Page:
• Track your progress. Write everything down. Keep track of your workouts. Track how long your worked in each session, track everything you did. Keep good notes. Give yourself hard data to follow, to see what’s working and to measure your progress.
Sugar is the generalized name for sweet, short-chain, soluble carbohydrates, many of which are used in food. They are carbohydrates, composed of carbon, hydrogen, and oxygen. There are various types of sugar derived from different sources. Simple sugars are called monosaccharide and include glucose (also known as dextrose), fructose and galactose. The table or granulated sugar most customarily used as food is sucrose, a disaccharide. (In the body, sucrose hydrolyses into fructose and glucose.) Other disaccharides include maltose and lactose. Longer chains of sugars are called oligosaccharides. Chemically-different substances may also have a sweet taste, but are not classified as sugars. Some are used as lower-calorie food substitutes for sugar described as artificial sweeteners.
Sugars are found in the tissues of most plants, but are only present in sufficient concentrations for efficient extraction in sugarcane and sugar beet. Sugarcane is any of several species of giant grass in the genus Saccharum that have been cultivated in tropical climates in South Asia and Southeast Asia since ancient times. A great expansion in its production took place in the 18th century, with the layout of sugar plantations in the West Indies and Americas. This was the first time that sugar became available to the masses, who previously had to rely on honey to sweeten foods. Sugar beet, a cultivated variety of Beta vulgaris, is grown as a root crop in cooler climates and became a major source of sugar in the 19th century, when methods for extracting the sugar became available. In a shit ton of ways, sugar production and trade have changed the course of human history. It influenced the formation of fucking colonies, the fucking perpetuation of slavery, the transition to indentured labour, the fucking migration of peoples, wars between sugar trade-controlling nations in the 19th century, and the fucking ethnic composition and political structure of the new world.
The world produced about 168 million fuck-tons of sugar in 2011. The average person consumes about 24 kilograms of sugar each year (33.1 kg in industrialized countries), equivalent to over 260 food calories per person, per day.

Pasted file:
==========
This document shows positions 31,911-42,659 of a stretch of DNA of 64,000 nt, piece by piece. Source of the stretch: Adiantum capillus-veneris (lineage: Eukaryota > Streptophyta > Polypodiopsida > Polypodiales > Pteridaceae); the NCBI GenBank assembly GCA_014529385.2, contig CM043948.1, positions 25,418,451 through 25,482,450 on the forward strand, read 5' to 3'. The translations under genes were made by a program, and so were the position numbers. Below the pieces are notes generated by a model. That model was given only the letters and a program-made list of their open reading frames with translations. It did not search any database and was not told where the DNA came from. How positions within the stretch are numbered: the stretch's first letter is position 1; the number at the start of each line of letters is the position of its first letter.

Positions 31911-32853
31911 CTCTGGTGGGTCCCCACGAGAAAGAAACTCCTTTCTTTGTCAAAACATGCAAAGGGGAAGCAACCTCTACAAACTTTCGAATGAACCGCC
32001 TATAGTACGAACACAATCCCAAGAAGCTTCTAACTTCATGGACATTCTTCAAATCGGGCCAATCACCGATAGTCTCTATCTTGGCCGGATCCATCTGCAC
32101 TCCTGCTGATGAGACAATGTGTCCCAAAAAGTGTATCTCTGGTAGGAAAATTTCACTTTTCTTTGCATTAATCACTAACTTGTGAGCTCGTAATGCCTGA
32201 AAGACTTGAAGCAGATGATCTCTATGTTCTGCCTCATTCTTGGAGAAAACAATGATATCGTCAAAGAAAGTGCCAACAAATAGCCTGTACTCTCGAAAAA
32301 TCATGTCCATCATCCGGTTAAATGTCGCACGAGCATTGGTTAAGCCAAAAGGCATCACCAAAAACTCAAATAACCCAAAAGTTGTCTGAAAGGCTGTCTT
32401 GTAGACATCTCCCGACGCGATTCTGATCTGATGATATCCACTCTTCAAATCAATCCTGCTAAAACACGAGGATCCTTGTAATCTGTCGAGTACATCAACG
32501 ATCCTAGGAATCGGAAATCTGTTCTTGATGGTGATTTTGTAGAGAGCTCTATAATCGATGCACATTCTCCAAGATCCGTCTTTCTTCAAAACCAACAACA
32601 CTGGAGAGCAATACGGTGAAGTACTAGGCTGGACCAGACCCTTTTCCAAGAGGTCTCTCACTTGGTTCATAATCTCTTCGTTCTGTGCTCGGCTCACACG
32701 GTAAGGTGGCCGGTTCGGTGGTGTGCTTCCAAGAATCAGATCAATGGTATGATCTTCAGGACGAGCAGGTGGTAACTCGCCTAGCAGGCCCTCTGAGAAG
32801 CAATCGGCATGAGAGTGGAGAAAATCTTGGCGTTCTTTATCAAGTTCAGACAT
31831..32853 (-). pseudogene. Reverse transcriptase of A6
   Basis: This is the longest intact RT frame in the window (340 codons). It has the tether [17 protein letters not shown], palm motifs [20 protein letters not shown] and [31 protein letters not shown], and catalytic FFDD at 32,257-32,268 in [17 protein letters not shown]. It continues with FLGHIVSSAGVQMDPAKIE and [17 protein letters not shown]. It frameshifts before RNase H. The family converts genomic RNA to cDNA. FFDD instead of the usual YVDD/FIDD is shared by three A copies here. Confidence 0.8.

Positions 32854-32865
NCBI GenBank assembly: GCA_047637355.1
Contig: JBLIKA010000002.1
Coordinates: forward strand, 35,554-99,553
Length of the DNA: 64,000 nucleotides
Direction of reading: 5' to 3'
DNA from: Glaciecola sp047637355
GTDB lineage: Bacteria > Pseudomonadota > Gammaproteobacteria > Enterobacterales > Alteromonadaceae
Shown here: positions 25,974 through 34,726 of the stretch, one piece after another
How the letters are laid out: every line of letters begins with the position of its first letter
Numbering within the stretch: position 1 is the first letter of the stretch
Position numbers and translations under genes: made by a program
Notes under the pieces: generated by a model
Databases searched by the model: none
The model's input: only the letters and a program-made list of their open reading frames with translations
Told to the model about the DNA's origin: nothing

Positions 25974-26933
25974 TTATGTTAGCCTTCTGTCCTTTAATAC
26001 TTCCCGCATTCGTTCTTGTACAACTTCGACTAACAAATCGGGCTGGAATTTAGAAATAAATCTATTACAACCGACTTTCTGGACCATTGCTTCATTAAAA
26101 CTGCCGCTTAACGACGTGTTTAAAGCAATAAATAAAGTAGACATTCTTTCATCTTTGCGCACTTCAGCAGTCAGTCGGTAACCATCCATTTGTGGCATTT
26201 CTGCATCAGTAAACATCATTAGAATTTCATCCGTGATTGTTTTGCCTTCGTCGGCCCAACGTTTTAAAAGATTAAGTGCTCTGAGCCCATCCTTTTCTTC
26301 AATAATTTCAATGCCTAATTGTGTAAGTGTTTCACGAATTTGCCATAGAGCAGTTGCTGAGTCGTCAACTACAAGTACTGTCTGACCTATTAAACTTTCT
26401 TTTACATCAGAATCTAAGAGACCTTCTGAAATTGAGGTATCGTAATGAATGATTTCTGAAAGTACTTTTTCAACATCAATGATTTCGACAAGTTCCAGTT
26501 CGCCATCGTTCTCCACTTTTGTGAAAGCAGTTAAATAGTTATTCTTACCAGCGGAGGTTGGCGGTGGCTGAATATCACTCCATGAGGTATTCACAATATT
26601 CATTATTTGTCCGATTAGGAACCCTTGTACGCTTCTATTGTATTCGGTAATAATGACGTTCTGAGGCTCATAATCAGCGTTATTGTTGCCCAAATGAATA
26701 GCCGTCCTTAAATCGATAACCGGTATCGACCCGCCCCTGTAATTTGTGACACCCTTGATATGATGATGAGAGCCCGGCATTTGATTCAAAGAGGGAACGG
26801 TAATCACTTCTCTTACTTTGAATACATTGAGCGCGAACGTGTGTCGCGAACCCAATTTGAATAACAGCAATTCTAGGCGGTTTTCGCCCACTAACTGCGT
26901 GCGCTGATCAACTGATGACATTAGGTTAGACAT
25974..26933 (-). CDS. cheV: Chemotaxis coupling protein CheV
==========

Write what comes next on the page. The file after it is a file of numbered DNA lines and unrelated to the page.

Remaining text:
Since the latter part of the twentieth century, it has been questioned whether a diet high in sugars, especially refined sugars, is good for human health. Sugar has been linked to obesity, and suspected of, or fully implicated as a cause in the occurrence of diabetes, cardiovascular disease, dementia, macular degeneration, and tooth decay. Numerous studies have been undertaken to try to clarify the position, but with varying results, mainly because of the difficulty of finding populations for use as controls that do not consume, or are largely free of any sugar consumption.
Let’s get lay down some background shit about nutrition, so you’ll have a clearer conceptual framework to keep in mind as we proceed. “Nutrients” are the nutritious components in foods that an organism utilizes to survive and grow. Duh. “Macronutrients” provide the bulk energy for an organism’s metabolic system to function, while “micronutrients” provide the necessary cofactors for metabolism to be carried out. Both types of nutrients can be acquired from the environment (or in other words, from diet). Carbohydrates are a vital macronutrient (and remember that sugar is a generalized term for forms of carbohydrates.) Carbohydrates break-down quickly in a rapid digestive process and are thus quickly available to the body as energy. Consequently, sugar provides a quick metabolic spike—and consequently they are not a stable, long-lasting source of energy. You can easily understand this without needing to consider it in physiological terms. Imagine a kid who wolfed down too much candy: they go fucking wild with a sudden blaze of energy, and afterwards “crash,” and, like a switch has been flipped, become overtired. This is because the sugars they ingested quickly metabolize and become available to the body (and brain) as energy, and, just as quickly, the energy is burned up, the metabolic spike is over and is followed by metabolic depression (i.e., tiredness) if no other, “longer-burning” food energy has been ingested. Proteins and fats are the other two forms of macronutrients our bodies require from diet, and both provide more stable, longer-lasting energy as they are digested.